MINNEAPOLIS (WCCO) — President Obama is in a virtual dead heat with projected GOP nominee Mitt Romney.
Real Clear Politics averaged the major tracking polls over the last 10 days and found the President leads Romney nationally by almost four percentage points. The same web site shows Minnesota is considered to be “leaning towards” Obama’s re-election.
Nothing, of course, is guaranteed until election night. That’s why presidential candidates are looking closely at Minnesota.
The President’s Senior Advisor, David Axelrod, was in town Tuesday for a fundraiser and to meet with reporters.
With falling home prices and rising gas prices, many Minnesotans are feeling these are still tough times, and that is a tough platform for any incumbent President to run on. Axelrod said Tuesday that in 2008 things were worse than they are now.
“We do have to look back four years ago when we were losing 800,000 jobs a month,” Axelrod said.
Axelrod insists on the pocket book issues Barack Obama has delivered for middle class Americans.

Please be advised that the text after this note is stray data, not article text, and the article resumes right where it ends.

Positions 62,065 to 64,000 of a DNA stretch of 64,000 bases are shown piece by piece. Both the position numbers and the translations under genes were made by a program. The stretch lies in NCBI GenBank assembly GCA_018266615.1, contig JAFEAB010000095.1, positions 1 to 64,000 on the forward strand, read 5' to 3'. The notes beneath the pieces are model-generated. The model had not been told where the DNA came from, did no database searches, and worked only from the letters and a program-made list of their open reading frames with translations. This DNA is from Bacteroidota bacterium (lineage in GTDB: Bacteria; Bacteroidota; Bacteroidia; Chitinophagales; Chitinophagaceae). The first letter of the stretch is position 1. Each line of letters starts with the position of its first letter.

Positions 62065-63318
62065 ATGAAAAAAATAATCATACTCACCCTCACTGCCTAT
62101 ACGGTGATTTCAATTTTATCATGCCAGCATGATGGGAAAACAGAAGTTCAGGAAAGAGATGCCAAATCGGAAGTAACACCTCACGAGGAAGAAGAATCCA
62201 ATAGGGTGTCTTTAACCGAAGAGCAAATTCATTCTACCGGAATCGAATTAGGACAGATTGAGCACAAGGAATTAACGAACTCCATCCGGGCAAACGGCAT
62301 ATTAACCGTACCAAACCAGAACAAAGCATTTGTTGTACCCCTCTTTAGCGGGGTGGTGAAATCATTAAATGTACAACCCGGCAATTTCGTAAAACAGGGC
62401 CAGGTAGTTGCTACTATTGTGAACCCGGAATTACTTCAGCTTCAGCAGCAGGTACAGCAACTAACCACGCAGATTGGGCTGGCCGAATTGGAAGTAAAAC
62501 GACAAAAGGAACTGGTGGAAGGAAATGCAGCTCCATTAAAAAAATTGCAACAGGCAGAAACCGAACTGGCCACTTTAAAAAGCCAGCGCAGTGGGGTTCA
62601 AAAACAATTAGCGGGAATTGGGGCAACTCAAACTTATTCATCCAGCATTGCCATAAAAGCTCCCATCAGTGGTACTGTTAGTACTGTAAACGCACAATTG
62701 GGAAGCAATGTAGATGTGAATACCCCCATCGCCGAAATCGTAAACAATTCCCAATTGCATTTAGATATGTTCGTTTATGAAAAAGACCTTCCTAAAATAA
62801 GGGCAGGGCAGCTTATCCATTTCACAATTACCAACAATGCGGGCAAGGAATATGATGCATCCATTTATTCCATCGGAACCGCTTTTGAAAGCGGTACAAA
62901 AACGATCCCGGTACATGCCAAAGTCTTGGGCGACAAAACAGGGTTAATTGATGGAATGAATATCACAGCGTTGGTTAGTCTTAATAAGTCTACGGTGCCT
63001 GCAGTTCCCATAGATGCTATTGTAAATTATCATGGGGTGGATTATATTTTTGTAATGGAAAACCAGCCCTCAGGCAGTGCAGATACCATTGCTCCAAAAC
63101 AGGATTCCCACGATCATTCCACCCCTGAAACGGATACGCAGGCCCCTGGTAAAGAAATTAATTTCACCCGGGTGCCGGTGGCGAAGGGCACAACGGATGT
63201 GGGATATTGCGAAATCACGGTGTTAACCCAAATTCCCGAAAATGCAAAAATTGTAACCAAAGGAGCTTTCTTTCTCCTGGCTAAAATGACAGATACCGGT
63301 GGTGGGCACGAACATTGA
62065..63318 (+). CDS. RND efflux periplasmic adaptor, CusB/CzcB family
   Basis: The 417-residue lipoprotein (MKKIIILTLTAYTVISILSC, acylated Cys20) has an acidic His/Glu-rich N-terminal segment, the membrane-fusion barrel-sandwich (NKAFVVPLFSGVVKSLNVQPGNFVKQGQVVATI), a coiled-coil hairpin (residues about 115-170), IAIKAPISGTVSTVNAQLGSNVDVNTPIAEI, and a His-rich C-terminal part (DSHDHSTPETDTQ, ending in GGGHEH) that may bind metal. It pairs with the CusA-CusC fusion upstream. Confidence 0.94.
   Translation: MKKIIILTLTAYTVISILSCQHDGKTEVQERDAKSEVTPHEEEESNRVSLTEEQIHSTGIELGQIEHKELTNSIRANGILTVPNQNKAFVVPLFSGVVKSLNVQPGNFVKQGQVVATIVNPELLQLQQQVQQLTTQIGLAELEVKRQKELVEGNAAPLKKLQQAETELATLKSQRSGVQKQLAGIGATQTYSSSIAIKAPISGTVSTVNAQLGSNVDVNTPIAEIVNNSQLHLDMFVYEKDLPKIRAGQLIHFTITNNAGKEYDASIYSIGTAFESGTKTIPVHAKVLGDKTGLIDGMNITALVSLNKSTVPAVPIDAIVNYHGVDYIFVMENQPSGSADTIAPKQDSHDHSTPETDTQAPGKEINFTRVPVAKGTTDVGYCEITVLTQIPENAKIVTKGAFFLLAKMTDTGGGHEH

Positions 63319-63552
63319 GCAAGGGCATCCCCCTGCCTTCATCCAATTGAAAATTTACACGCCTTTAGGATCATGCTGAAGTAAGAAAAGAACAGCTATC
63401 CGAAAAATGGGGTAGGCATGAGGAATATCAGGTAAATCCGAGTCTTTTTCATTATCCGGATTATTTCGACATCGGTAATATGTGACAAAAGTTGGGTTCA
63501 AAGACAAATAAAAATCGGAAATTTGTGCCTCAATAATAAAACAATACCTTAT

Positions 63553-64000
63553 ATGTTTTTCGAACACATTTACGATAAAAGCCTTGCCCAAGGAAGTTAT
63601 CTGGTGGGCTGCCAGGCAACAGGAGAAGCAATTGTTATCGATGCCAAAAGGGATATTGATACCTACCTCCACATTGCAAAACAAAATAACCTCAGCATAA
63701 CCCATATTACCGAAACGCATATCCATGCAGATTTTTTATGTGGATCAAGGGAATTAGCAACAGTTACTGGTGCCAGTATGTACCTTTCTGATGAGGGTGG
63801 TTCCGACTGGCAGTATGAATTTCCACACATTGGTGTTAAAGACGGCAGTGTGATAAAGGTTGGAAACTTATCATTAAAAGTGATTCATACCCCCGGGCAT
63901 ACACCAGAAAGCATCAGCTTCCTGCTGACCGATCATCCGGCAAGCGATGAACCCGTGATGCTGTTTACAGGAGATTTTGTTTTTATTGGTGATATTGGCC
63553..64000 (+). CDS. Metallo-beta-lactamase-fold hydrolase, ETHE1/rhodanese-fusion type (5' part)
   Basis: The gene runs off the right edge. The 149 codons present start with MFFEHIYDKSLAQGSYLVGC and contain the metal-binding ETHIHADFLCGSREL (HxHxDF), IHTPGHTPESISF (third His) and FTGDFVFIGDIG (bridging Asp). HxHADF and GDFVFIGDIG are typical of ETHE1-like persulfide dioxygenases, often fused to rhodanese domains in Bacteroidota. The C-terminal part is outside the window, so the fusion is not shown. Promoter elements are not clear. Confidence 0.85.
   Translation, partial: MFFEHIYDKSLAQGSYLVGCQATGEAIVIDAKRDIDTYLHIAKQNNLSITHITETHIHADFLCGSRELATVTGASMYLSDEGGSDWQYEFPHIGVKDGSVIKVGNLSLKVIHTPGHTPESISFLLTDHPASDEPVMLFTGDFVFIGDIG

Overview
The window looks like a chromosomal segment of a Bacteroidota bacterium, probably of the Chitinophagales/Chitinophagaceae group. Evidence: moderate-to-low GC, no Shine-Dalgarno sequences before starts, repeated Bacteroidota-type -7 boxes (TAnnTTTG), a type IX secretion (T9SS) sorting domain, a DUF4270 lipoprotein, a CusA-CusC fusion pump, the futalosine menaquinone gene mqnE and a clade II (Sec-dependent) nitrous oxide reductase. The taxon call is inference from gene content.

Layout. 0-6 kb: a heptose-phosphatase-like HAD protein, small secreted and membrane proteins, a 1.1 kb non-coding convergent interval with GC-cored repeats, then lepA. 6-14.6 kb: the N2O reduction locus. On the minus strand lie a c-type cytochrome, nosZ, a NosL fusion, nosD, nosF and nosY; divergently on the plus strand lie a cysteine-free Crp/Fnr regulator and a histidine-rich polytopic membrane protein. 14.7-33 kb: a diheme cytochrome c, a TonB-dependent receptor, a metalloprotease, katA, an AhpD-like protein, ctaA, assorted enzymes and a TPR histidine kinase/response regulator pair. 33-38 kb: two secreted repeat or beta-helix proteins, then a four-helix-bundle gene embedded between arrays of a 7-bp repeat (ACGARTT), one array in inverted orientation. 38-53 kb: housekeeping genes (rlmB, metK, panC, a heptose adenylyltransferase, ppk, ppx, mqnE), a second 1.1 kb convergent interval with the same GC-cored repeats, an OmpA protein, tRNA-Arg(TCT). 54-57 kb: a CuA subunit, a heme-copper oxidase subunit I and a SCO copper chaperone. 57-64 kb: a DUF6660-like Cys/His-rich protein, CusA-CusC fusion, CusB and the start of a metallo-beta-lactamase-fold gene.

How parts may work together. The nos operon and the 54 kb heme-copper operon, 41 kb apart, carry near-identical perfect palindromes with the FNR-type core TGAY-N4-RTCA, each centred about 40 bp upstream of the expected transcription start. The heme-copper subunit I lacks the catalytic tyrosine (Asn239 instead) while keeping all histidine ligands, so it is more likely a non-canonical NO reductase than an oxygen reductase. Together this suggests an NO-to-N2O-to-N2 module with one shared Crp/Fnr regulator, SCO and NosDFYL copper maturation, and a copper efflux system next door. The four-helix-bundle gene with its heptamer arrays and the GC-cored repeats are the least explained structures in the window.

“There are hundreds of thousands of kids all over this state who have health care who didn’t before because they can go on their parents’ health care,” Axelrod said.
But polls show the President is struggling, an average of polls done on his approval rating over the past few weeks show him at less than 50 percent.
It was Axelrod who is credited with helping engineer the 2008 campaign victory with its themes of hope and change. This time, Axelrod says the election will be very close and that Minnesota’s 10 electoral votes are critical.
“The reason we are in this state is that we take nothing for granted,” said Axelrod.
Hamline Professor David Schultz, a political expert, says Minnesota is a must-win for Obama in November.
“Yes they have to win this state to win the Presidency but ultimately this is probably not going to be one of the major battle ground states across the country,” Schultz said.
The only polling that has been done in MInnesota is a few months old and showed President Obama leading Romney by 10 percentage points. That was before Romney had solidified his lead for the Republican nomination.